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Memoirs of a Professional Worrywart

October 6, 2009

When I was about four years old, my father (USCG – love the Coast Guard!) received orders for Savannah, GA.  Upon arriving we stayed in temporary military housing for a few days.  It was basically a dorm, with a kitchen and sitting room shared by several families who each had their own bedroom complete with bunk beds lining the walls, off of the common area.

My three sisters and I had never experienced bunk beds before, and were naturally drawn to them (as all kids are to potentially dangerous things, “like moth to flame”).  My sister Carolyn, six at the time, quickly discovered the joys of bouncing up and down on the top bunk and began to do so with great gusto as all three sets of adults chatted in the kitchen.  It was at this point that the following legendary exchange took place:

Mom:  Robert, she really shouldn’t be doing that, she’ll fall. Would you get her down?

Dad (dismissively waving his hand):  She’s fine.

Mom:  Robert, she’ll fall!

Dad (in his naturally booming voice and in a very disdainful and condescending tone):  Oh Rosie, you’re such a worrywart!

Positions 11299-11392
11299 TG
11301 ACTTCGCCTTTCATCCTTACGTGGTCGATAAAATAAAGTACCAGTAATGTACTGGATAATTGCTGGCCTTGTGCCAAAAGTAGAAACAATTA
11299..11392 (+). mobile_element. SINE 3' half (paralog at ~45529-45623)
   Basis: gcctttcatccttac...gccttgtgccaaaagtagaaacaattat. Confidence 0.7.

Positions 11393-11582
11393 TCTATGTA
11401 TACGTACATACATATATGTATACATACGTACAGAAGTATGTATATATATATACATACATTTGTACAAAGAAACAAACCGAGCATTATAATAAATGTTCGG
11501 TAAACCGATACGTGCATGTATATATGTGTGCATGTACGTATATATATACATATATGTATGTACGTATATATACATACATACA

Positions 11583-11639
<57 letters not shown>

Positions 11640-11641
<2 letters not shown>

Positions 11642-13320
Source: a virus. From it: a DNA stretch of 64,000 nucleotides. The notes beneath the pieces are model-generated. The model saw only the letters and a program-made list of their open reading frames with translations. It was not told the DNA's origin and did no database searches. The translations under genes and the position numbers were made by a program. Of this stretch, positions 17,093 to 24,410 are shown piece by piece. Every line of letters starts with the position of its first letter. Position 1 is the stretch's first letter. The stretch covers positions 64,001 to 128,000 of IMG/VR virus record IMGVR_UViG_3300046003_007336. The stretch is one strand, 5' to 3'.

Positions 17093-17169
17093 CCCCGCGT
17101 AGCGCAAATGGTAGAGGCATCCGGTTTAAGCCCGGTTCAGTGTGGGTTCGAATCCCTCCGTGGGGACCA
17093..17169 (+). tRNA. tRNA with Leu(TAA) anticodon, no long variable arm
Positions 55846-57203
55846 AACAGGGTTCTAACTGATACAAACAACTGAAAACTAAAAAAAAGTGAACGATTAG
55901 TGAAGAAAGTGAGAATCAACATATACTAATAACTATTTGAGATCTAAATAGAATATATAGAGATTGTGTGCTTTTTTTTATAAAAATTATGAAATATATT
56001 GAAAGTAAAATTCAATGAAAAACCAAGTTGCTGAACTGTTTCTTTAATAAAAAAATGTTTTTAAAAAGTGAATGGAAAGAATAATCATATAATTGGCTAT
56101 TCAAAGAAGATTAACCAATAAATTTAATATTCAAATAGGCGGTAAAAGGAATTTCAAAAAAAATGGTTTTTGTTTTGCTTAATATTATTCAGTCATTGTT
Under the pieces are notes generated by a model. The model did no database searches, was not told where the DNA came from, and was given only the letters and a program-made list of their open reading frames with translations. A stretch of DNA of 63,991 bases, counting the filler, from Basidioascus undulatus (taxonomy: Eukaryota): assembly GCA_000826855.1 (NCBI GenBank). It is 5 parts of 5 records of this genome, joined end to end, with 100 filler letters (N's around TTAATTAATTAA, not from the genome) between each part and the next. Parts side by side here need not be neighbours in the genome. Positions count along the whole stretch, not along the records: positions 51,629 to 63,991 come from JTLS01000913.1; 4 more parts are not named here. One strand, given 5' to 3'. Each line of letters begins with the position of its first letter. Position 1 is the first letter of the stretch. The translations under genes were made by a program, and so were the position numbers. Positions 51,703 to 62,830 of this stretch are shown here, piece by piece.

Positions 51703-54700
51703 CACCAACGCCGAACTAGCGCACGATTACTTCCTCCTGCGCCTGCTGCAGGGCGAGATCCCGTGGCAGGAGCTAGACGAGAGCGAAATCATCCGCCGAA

I’m sure I don’t have to tell you what happened next.  Yes, she fell.  Right on cue, the instant the words were out of his mouth.  Fortunately she wasn’t hurt, but the glares Dad had to endure from the other families for the next few days would’ve put Euell Gibbons off his Grape Nuts (“Ever eat a pine tree?  Most parts are edible, you know.”)

Now in fairness to Dad, Mom really did have a well-earned reputation as a world-class, A #1, capital “W” Worrywart.  In her defense, though, it clearly was warranted in this case.  Dad never lived that one down, and believe me, we’ve all gotten a lot of laughs out of the story over the years.

As a professional Worrywart, Mom was famous for informing us girls of the myriad emergency scenarios we might face in any given situation.  She covered it all, from forces of nature (lightning, rip tide, flood, earthquake, avalanche, allergic reaction to bee sting) to more dubious possibilities (quicksand, various exotic diseases, poisonous snake bite, coming into contact with a downed power line, malfunctioning escalator).  She also was famous for whipping extraordinary items out of her rather ordinary purse in order to deal with any remotely dangerous circumstance within 20 feet of her location.

But she trumped even herself the time she and Dad visited my sister and her new husband at their tiny (and very “vintage”) college apartment.  The following is absolutely verifiably true – there were witnesses:  The subject jokingly came up of whether or not their ancient microwave was putting out radiation or something equally undesirable.  I swear this is true:  Mom said “Well let’s just see!” reached into her purse, and pulled out a little hand-held Geiger-counter – stunning even Dad and my sister, hardened as they were to her preparatory prowess.